#### 3.1. The Chilean Stock Market Data Set

As an application of the methodology presented in this paper, monthly returns of shares from the Chilean Stock Market were analyzed. The data corresponded to the period from September, 2002 to March, 2020 and five companies: BSantander (one of the biggest banks in the country), ENEL (an electrical distribution company), Falabella (a retail company), LTM (an airline), and SQMB (a company from the chemical industry). The Selective Index of Share Prices (IPSA) was used as the return for the market and the 10-Years Bonds in UFs (BCU, BTU) of the Central Bank of Chile, was used as the risk-free rate, both monthly. This risk free rate is a long-rate, the trend of which is a smoother curve than that of a short-rate.

The means, standard deviations (SDs), Sharpe ratios (Sharpe), coefficients of skewness and kurtosis, and the Jarque-Bera test (JB Test) for normality of the monthly returns are presented in

Table 1. SQMB had the highest mean return (1.19% per month), while ENEL had the lowest average return (0.13%). In addition, LTM had the highest volatility (11.21%), while BSantander had the lowest volatility (5.56%) among the five assets. Furthermore, the IPSA index had a standard deviation of 4.60%, which was less than the volatility of the five assets considered. With the exception of SQMB, a lithium-producing company, Sharpe ratios were close to zero.

Except for BSantander, which has a moderate positive asymmetry, the returns of the remaining assets had a moderately negative skew. Except for BSantander, the returns of the remaining assets had a highest kurtosis. LTM showed the highest kurtosis with an estimated coefficient of 22.7946, and BSantander showed the lowest kurtosis. These coefficients provide us initial evidence of the absence of normality in the monthly returns. In fact, with the exception of BSantander, the normality hypothesis was rejected in the other assets using the Jarque-Bera test (JB Test). In brief, the descriptive statistics summary reported in

Table 1, confirmed the presence of low levels of skewness and high levels of kurtosis.

Figure 1 shows scatter plots and estimated lines for the five assets, using the normal and

**t** distributions. From this figure, it is possible to observe linear relationships between asset returns and IPSA returns, and potential outliers. The IPSA index returns explained between 28% and 51% of the variability of the five assets returns. The IPSA index explained 50.94% of the variability in the returns of the Falabella and 27.82% of the returns variability of SQMB.

We also performed an analysis of the heteroscedasticity and autocorrelation of the returns of the five assets. Using the White test (see

Lee 1991;

Waldman 1983;

White 1980) Falabella and LTM showed evidence of heteroscedasticity, while the Durbin-Watson test indicated evidence of first order autocorrelation only in the returns of LTM. Then, considering the significant departure from normality, high kurtosis (evidence that the returns had fat-tailed distributions), the moderate skewness, and the results of the tests for heteroscedasticity and autocorrelation of errors, it is assumed in this study that the random vectors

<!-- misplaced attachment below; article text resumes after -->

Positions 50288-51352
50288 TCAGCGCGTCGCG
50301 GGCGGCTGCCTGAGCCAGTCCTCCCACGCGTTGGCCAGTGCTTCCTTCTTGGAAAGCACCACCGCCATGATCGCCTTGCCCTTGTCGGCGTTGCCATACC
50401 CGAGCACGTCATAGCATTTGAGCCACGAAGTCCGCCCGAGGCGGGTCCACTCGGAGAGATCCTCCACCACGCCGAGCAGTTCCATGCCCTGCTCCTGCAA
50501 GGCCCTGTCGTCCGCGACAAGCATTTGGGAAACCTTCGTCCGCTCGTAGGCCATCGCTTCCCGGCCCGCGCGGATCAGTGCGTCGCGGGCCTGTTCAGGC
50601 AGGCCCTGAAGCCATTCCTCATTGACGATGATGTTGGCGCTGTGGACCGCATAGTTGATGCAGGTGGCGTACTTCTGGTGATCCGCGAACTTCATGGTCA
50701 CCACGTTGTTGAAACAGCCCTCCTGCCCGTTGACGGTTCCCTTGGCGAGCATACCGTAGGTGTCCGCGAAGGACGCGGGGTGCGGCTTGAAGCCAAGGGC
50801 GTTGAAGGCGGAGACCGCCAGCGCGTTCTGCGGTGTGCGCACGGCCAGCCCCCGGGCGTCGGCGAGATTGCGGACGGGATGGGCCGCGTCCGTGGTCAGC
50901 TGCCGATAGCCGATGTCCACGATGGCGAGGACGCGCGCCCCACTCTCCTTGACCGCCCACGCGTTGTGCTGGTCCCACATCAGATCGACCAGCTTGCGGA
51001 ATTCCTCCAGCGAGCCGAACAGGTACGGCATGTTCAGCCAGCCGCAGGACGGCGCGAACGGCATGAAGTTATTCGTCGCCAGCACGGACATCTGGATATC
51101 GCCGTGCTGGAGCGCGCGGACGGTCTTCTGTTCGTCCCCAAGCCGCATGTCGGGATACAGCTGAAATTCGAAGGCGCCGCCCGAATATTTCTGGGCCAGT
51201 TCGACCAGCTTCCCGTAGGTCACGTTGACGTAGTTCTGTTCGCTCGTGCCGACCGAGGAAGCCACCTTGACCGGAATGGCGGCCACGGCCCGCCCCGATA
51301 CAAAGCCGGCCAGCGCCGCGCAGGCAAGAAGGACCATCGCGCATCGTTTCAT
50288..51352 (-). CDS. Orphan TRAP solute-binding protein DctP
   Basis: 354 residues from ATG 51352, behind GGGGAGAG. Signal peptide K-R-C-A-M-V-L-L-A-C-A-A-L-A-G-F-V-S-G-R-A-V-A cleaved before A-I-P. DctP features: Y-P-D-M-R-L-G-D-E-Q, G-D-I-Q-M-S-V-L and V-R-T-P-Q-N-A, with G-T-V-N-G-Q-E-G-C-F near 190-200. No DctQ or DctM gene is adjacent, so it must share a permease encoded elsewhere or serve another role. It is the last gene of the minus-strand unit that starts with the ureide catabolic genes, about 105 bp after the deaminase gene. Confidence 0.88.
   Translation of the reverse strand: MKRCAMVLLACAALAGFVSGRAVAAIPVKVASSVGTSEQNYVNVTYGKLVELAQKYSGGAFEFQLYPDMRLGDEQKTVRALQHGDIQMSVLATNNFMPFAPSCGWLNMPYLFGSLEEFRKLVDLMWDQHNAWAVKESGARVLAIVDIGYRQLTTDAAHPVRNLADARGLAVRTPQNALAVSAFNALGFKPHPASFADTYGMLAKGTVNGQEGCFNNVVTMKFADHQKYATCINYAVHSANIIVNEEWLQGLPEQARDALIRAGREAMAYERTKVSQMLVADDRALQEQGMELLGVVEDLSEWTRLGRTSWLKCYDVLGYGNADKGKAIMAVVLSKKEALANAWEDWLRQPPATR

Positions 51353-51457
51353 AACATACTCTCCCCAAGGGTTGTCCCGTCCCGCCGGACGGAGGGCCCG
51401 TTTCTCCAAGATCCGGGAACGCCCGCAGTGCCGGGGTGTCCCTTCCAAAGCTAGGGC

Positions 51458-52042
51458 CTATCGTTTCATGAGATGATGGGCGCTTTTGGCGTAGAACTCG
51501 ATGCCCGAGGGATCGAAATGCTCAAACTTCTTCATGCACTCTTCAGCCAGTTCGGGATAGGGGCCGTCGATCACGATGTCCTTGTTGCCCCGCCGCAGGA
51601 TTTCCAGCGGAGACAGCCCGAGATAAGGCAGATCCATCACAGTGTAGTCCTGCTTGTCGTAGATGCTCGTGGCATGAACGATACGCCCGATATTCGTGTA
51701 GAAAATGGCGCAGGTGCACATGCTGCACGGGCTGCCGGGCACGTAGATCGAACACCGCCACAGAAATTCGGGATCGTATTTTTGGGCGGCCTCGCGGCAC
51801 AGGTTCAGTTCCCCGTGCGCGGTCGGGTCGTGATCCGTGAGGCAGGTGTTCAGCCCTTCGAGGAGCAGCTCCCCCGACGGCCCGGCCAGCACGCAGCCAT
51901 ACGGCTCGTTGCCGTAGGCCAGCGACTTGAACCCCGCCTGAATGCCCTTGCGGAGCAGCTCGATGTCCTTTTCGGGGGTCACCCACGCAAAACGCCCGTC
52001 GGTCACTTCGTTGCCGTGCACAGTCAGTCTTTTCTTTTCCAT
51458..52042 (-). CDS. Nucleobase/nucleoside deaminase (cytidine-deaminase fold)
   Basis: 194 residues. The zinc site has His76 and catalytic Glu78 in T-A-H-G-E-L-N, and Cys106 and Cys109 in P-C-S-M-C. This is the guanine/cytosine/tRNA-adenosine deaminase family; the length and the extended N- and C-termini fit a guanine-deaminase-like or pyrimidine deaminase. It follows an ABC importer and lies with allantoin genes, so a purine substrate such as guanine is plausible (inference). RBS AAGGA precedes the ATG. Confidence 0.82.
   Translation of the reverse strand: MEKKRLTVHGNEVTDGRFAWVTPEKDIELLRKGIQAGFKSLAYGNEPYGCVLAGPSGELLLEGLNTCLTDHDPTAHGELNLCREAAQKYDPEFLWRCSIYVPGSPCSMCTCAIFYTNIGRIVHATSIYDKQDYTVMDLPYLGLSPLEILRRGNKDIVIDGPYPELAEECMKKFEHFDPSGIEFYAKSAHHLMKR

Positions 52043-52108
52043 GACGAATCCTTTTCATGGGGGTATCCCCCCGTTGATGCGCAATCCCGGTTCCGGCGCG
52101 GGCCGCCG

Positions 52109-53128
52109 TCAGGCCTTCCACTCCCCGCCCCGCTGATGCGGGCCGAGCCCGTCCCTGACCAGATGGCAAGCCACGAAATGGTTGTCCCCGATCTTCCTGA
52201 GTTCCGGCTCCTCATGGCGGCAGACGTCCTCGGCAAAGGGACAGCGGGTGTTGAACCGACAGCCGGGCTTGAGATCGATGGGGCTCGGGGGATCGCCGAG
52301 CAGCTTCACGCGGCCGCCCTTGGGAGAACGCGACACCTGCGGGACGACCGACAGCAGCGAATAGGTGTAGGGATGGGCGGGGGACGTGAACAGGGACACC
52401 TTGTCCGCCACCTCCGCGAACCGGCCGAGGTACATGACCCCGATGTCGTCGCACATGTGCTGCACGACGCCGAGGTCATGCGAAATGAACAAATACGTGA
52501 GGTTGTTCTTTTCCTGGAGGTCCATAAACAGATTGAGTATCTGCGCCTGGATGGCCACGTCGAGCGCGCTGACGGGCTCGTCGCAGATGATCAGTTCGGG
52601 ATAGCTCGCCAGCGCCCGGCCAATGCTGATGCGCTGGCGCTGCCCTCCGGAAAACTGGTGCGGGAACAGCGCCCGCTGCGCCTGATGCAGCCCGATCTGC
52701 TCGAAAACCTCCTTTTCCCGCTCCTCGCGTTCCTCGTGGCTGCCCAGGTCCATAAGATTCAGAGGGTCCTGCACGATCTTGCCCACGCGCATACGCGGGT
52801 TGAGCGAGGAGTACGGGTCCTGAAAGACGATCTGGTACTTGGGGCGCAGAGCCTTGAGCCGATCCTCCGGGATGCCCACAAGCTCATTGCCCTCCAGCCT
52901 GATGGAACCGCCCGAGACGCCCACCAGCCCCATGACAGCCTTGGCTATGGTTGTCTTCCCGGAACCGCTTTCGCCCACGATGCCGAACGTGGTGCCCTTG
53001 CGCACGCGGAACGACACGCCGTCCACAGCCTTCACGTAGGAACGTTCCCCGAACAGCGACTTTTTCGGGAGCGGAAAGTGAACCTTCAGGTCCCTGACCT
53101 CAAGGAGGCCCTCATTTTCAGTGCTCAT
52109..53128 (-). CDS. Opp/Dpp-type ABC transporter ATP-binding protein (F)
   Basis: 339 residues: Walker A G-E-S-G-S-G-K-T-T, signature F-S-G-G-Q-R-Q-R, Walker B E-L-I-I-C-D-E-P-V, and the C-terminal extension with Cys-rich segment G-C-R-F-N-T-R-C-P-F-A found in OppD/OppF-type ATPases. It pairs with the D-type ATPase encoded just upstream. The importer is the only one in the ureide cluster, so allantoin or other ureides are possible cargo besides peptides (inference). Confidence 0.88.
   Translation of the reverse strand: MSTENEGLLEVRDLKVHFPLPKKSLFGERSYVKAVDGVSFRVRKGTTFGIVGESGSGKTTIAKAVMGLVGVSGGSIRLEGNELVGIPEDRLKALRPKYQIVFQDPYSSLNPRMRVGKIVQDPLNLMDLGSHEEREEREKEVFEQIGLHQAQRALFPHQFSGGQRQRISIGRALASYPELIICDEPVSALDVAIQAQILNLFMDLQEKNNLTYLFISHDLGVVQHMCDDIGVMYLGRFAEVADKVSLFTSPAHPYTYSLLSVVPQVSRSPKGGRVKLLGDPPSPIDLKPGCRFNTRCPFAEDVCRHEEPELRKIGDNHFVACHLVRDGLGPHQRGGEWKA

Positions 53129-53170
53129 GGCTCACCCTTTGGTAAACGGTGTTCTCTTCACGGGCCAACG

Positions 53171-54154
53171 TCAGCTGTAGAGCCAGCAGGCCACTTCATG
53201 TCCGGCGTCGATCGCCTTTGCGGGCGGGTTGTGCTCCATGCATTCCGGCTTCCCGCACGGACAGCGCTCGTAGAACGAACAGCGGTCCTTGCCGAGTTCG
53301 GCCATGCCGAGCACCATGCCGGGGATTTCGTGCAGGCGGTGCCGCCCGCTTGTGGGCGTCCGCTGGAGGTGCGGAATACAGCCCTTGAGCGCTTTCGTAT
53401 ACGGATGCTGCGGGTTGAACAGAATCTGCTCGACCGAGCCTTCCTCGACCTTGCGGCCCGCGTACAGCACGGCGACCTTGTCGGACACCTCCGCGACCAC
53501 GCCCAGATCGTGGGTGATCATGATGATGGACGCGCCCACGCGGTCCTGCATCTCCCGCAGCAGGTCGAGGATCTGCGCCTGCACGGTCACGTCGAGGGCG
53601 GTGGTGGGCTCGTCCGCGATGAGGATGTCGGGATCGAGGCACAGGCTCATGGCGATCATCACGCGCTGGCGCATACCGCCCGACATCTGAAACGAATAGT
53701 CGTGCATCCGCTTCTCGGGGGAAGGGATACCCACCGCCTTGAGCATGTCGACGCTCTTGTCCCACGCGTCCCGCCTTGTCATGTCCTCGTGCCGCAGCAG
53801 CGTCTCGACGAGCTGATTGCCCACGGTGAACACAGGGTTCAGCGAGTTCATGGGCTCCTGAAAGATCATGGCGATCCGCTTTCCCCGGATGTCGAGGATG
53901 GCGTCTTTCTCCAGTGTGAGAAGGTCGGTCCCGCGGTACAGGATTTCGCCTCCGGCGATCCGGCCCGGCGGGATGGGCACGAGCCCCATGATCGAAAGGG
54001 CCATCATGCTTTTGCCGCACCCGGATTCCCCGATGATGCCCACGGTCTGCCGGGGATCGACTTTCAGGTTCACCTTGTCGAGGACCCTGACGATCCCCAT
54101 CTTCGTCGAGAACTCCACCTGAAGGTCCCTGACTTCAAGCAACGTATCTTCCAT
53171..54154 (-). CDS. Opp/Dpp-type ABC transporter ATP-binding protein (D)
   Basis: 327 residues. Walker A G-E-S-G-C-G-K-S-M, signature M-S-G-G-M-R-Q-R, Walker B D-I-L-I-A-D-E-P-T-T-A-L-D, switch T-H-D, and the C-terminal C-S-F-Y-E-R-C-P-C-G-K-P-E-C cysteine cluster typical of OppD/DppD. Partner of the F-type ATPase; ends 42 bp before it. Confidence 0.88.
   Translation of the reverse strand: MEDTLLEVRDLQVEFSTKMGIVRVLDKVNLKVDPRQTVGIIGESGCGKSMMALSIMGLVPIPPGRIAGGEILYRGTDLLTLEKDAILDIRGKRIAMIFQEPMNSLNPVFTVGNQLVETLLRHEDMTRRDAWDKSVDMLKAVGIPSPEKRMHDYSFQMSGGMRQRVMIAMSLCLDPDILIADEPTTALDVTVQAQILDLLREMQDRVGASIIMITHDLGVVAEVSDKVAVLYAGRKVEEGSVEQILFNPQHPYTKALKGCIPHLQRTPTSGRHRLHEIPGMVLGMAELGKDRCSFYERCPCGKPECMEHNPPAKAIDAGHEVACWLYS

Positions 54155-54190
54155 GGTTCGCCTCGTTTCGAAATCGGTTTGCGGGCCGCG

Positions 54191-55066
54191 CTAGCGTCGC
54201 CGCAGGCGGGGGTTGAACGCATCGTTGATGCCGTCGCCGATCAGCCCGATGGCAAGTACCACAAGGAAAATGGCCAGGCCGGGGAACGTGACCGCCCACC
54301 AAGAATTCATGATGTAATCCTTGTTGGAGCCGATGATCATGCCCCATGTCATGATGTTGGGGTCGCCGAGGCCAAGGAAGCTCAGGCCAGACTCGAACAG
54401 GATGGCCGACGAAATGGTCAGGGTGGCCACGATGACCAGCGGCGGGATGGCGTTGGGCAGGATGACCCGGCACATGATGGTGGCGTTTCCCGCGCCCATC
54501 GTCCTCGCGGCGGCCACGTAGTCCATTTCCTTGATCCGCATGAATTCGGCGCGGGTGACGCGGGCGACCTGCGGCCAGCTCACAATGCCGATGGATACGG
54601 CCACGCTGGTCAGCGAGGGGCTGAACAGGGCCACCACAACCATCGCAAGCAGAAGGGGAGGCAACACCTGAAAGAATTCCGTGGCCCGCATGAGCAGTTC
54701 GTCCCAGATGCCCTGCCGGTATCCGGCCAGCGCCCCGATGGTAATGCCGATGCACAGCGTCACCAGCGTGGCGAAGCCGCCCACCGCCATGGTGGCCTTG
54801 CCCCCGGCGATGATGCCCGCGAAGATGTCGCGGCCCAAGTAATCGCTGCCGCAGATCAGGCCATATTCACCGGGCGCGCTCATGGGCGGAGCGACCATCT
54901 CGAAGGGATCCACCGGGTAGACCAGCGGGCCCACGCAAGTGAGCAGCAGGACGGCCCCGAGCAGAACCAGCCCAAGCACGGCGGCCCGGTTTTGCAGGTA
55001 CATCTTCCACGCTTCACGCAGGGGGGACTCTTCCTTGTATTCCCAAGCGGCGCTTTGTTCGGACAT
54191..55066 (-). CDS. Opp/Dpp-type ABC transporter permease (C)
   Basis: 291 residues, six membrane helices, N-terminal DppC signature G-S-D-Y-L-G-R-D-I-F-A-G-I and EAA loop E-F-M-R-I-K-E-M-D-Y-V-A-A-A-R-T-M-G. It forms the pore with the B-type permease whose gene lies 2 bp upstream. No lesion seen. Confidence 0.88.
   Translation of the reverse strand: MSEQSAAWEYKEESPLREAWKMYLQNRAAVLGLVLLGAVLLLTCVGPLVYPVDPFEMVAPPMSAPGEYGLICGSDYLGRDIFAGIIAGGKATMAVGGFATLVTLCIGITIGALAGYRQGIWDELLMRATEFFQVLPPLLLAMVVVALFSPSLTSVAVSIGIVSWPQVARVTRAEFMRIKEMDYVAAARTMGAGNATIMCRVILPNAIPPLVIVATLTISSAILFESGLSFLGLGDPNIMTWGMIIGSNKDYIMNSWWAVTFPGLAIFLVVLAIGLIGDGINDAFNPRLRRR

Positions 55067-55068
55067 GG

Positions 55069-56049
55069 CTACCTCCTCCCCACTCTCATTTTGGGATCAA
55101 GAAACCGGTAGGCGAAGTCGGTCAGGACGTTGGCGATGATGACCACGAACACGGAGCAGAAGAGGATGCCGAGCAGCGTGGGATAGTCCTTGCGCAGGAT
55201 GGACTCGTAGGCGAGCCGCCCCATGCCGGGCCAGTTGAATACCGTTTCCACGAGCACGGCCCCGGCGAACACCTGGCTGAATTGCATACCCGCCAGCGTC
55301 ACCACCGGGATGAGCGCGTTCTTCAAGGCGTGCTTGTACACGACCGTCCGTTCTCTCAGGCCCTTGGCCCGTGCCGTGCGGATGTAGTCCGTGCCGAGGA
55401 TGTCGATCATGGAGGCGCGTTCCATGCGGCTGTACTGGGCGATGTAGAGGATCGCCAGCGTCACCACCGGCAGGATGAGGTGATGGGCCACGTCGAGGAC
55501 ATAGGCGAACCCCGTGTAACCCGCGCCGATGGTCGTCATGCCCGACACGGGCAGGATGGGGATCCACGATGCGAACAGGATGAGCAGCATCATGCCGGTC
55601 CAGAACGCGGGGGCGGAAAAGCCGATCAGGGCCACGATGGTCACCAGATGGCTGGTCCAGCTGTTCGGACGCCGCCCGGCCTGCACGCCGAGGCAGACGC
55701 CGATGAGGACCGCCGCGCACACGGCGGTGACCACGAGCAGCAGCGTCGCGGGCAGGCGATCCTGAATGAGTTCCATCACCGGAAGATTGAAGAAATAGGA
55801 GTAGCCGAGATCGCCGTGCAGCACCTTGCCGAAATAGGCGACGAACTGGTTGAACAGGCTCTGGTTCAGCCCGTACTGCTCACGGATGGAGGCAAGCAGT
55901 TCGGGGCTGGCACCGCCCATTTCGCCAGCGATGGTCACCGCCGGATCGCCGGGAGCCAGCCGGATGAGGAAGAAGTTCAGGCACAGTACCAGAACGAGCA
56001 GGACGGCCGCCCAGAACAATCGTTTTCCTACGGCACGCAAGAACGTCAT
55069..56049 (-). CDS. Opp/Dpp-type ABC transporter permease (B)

$\{{\mathit{\u03f5}}_{t},t=1,\dots ,n\}$ were iid as a multivariate

**t**-distribution, with zero mean and covariance matrix

$\mathsf{\Sigma}$ and density given by (

4). For illustrative purposes, the normal distribution and tests based on weaker distributional assumptions were used, such as the GMM tests, for testing hypothesis (

3).

Table 2 presents the ML estimate for parameters of the CAPM using the normal and

**t** distributions. The standards errors were estimated using the expected information matrix. The results in

Table 2 show that the estimates of the coefficients

$\alpha $ and

$\beta $ were very similar using both models (

NCAPM and

TCAPM), especially the systematic risk estimators (

$\widehat{\beta}$) of the assets considered.

The following hypothesis test

${H}_{0}:\eta =0\phantom{\rule{4pt}{0ex}}\mathrm{against}\phantom{\rule{4pt}{0ex}}{H}_{1}:\eta >0$ was considered. In this case, it was found that

$\widehat{\eta}=0.134926$. The asymptotic distribution of the LR test for the previous hypothesis corresponded to a 50:50 mixture of chi-squares with zero and one degree of freedom, whose critical value was 2.7055 at a significance level of 5% (see, for instance

Song et al. 2007). In this case, the maximum log-likelihood for the

NCAPM was 1481.39 and for the

TCAPM, the maximum log-likelihood was 1524.06, which corresponded to a likelihood-ratio statistic of 85.34. This indicates that the

TCAPM fit the data significantly better than the

NCAPM. As suggested by a referee, for address the impact of finite samples on the

p-values and on the standard errors of the parameter estimates, we also used a nonparametric bootstrap procedure (

Chou and Zhou 2006;

Efron and Tibshirani 1993). Nevertheless, the results were very similar to those obtained using the normal and

**t**-distribution; therefore, they are not shown here.

Figure 2 displays the transformed distance plots for the normal and

**t** distributions, see Equation (

12). These graphics confirm that the

TCAPM presented the best fit.

Table 3 presents tests results for hypothesis (

3) based on the Wald, likelihood-ratio, score, and gradient tests. The results in